Date of Graduation


Document Type

Dissertation (PhD)

Program Affiliation

Medical Physics

Degree Name

Doctor of Philosophy (PhD)

Advisor/Committee Chair

Mary K. Martel, Ph.D.

Committee Member

Tina Marie Briere, Ph.D.

Committee Member

Laurence E. Court, Ph.D.

Committee Member

Arvind Rao, Ph.D.

Committee Member

Francesco Stingo, Ph.D.


Improving outcomes for non-small-cell lung cancer patients treated with radiation therapy (RT) requires optimizing the balance between local tumor control and risk of normal tissue toxicity. In approximately 20% of patients, severe acute symptomatic lung toxicity, termed radiation pneumonitis (RP), still occurs. Identifying the individuals at risk of RP prior to or early during treatment offers tremendous potential to improve RT by providing the physician with information to assist in making clinical decisions that enhance therapy. Our central goal for this work was to demonstrate the potential gain in predictive accuracy of normal tissue complication probability models for RP by considering CT-based image features extracted from the normal lung volume.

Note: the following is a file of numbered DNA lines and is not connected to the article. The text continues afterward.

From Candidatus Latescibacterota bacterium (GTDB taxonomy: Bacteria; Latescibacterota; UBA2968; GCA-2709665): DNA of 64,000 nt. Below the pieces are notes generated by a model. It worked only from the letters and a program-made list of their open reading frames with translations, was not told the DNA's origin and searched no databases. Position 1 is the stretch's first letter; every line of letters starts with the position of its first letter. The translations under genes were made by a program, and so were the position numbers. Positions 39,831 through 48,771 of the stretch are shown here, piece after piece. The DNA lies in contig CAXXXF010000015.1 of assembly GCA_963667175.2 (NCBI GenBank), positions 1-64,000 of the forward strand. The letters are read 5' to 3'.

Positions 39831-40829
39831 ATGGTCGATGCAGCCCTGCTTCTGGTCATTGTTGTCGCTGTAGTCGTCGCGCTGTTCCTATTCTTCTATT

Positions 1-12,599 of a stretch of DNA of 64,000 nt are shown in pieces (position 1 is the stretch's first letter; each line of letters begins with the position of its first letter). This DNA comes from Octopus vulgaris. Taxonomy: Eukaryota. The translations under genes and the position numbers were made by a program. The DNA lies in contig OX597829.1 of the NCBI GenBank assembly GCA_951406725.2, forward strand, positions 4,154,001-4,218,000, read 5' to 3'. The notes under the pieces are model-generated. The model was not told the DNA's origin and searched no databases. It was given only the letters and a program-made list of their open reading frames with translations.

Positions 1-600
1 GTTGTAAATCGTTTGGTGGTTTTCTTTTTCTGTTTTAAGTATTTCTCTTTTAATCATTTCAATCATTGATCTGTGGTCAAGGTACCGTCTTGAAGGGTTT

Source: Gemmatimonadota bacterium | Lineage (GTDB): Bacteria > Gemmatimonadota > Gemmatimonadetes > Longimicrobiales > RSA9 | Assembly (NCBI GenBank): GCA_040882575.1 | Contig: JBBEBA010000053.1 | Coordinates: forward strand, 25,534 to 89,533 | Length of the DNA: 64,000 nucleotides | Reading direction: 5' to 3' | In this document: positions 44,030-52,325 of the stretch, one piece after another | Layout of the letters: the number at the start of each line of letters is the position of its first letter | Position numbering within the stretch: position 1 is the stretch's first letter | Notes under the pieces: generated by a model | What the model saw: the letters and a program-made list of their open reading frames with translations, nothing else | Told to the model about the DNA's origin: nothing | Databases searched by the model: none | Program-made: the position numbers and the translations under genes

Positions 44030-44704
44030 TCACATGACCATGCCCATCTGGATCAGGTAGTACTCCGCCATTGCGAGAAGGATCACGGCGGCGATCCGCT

To accomplish this, a software framework was first built to facilitate CT image feature extraction using multiple image analysis methods. Subsequently, we applied the implemented methods towards understanding the temporal change in the normal lung volume during treatment. After identifying a subset of highly reproducible and non-redundant image features, we investigated change in lung features on weekly CT image sets acquired during treatment. While multiple features exhibited significant association with dose, no temporal response was identified and we were unable to produce a predictive model that could outperform simple treatment-related factors.

CT-based image features calculated in regional subvolumes and on a voxel-wise basis in the normal lung were explored in the context of RP incidence. There was no clear spatial variation in the considered regionally extracted features or voxel-based feature maps. However, a limited subset of features were significantly associated with RP which may be a useful finding to consider in development of predictive models to assess toxicity risk.

We also considered the utility of pre-treatment total normal lung CT features for predicting RP using LASSO logistic regression and were able to successfully demonstrate improved discrimination of RP using such features relative to models constructed with clinical and dosimetric variables only. This is a significant step towards building robust models of RP with image based features that can subsequently be used to achieve personalized RT.


Radiation pneumonitis, radiomics, texture analysis, computed tomography, lung, predictive modeling